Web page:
In the process of getting to know Vanessa Lowe through her podcast, Nocturne, the first thing listeners learn is that she is not a night owl. This may seem strange for someone who spends the majority of her waking hours creating stories that “peer into the dusty corners of the night.” But the Berkeley-based producer is both intrigued and at times admittedly frightened of what happens in the dark.
“So many times the things that scare us are things we just don’t understand,” says Lowe, who worked as a clinical psychologist while moonlighting as a singer/songwriter before starting Nocturne in 2014. “I’ve found that when I notice a barrier in my experience that’s coming from within me I feel very drawn to go up against it and see what will happen.”
Nocturne may sound like a form of audio therapy, but Lowe is not just facing her fears on tape — she’s also aiming to build a distinctive emotional atmosphere with each episode. The result is an elegantly-crafted podcast (produced in part by her partner, film sound designer Kent Sparling, who also composes music for movies), that Lowe describes as “a hybrid form of audio storytelling that blends elements of documentary, fiction, and sound-art.”
How has being a performer influenced your podcast personality?
The main thing is I’m not uncomfortable hearing my voice. A lot of people are like, “How can you listen to yourself talk?” And I’m just really used to that from being up on stage. One of the things I’m loving about doing the podcast is I feel like I’m not the focus the way I am when I’m performing music. There’s a thrill to performing your own stuff but this feels really rich and balanced for me and it suits my personality in a more comfortable way than being front and center.
When recording your narration for Nocturne how do you evoke the feeling of the night?
It took a little while in the beginning to come to what I wanted the narrator voice to be. It sounds really cheesy but part of it requires a dark room. Even on episodes that are not quiet and contemplative I am trying to embody some aspect of the night to varying degrees depending on the topic. I try to picture the listener and be aware that I’m in their ears physically. I’m trying to create an emotional space that’s going to be conducive to that and communicating whatever it is that is going on in the episode.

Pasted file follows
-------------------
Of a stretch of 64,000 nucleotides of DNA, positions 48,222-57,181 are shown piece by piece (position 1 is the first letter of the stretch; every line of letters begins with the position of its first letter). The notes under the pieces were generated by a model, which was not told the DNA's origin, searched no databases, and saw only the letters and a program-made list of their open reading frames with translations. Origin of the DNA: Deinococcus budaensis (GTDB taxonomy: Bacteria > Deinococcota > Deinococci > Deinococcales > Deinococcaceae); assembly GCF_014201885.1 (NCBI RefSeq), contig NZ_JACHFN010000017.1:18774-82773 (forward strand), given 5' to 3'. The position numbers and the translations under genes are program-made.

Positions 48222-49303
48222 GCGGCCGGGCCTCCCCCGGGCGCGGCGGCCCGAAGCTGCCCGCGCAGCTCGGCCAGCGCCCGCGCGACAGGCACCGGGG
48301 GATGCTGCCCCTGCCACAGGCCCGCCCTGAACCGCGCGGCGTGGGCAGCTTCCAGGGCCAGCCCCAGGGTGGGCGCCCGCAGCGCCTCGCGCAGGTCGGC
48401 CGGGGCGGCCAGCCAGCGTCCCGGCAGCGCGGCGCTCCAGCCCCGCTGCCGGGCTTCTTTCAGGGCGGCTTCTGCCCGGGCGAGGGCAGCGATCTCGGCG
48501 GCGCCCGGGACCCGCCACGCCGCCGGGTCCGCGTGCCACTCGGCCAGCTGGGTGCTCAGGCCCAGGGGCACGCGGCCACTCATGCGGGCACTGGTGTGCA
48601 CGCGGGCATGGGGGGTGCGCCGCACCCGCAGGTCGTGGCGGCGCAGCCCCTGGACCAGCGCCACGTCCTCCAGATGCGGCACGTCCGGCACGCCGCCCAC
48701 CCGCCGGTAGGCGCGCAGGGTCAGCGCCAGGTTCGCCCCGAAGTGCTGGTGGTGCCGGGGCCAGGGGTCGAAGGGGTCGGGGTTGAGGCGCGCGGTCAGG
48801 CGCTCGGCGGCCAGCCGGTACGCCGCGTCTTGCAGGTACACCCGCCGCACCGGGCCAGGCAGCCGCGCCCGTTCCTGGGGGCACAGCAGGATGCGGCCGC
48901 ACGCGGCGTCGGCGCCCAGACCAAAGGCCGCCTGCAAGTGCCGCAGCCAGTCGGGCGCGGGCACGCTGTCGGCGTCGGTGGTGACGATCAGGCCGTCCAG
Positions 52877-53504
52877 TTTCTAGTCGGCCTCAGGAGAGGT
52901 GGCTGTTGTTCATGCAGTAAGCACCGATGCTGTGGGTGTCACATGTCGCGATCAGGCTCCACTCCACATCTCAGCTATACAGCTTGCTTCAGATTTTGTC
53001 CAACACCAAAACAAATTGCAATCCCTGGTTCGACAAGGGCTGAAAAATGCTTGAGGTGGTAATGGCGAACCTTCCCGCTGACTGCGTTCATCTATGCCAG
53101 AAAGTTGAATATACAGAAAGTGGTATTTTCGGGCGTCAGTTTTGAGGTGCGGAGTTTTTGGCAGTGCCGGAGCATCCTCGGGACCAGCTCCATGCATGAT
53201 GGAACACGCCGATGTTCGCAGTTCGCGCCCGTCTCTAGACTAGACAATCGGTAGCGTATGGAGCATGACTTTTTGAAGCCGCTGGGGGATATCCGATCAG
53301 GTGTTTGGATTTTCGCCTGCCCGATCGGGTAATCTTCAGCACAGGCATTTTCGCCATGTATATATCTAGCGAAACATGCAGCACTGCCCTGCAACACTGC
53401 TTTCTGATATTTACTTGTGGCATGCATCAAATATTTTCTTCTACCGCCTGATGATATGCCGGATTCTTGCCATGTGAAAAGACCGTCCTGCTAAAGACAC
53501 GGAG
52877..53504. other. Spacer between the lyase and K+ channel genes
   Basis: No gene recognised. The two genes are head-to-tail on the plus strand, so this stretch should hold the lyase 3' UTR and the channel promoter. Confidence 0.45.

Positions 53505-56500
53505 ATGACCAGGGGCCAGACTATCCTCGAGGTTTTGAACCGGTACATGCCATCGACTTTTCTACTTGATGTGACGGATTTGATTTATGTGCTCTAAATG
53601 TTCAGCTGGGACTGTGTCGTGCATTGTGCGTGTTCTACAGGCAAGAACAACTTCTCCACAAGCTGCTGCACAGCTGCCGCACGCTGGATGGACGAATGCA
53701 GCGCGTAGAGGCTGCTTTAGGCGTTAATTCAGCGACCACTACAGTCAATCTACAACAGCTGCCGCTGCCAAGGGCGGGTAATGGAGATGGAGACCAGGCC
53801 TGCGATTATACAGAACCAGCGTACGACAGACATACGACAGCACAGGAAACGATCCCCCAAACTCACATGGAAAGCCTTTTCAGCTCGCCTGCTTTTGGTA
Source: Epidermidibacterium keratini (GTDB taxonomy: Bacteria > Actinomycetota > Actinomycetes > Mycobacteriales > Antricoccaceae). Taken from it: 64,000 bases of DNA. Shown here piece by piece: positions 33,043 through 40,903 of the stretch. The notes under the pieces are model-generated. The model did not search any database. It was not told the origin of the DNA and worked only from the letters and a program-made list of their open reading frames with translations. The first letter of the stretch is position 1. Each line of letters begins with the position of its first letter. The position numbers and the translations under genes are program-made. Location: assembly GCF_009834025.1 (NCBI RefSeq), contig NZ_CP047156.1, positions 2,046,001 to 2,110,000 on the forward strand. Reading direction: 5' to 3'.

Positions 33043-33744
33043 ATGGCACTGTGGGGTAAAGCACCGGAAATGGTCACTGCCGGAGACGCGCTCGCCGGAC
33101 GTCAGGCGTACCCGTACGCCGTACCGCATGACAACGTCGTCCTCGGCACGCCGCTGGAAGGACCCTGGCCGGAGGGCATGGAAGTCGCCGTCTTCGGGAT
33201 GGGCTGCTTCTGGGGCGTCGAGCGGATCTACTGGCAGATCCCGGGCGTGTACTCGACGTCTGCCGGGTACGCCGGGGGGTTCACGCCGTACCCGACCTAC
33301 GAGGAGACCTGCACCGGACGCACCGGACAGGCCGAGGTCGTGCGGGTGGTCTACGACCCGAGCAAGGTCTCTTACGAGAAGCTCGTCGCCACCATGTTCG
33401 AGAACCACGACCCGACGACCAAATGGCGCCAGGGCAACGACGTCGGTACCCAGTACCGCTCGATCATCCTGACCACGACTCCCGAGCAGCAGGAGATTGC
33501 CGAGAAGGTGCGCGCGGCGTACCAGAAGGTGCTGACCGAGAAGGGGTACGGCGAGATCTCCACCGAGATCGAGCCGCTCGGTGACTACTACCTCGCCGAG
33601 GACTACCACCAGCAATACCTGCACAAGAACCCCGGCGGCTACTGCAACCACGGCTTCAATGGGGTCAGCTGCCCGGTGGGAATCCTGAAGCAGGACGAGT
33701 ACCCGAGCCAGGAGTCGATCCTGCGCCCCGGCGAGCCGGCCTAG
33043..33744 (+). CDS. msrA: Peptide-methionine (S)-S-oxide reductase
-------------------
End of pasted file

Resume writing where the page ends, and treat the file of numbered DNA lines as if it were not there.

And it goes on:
You sometimes do things that seem really scary on Nocturne, like in the episode “Into, Under, Through” where you walk in the woods alone in the middle of the night. Why do you do that?
I think that definitely comes from psychology and my own personal psychology. When I worked as a psychologist it was always really fun to work with people who have anxiety because once you get over the hump of realizing that thing isn’t so dangerous, that it’s the thoughts that are dangerous, it’s amazing what people can overcome.
Why do you find the night unsettling?
There’s an element to the night that often has to do with isolation and for some people that’s something they really seek out. I didn’t grow up in a large bustling family. When I was pretty young my parents divorced and I don’t have siblings. I didn’t seek out being alone. I really enjoy social interaction and being around people. So in that way the isolation of the night wasn’t something that felt like a refuge.
Do you feel like producing Nocturne matches up more with who you are than what you’ve done in the past?
Yeah, just by virtue of time. I’m in my 40s and I spent a good part of my life getting an education in psychology and then practicing as a psychologist overlapping with being a musician. And then I discovered radio and audio storytelling and the things that I love the most are embodied in telling stories with sound—talking deeply with people, listening and getting to explore aspects of human experience. For me this feels like the thing that brings me comprehensive joy and engagement and it just took a while to find the pieces that gel with me.
For someone who isn’t a night time person, why do a podcast on the night?
Because I’m uncomfortable with it. I was talking to my partner Kent about ideas and I was probably struggling with insomnia and he said you should do something about the night. I took out a notebook and started writing down ideas and there were just an endless number.
I realized there were so many facets that it wasn’t going to be all just spooky and scary stories. And my hope was after I started working on it I would gain some comfort.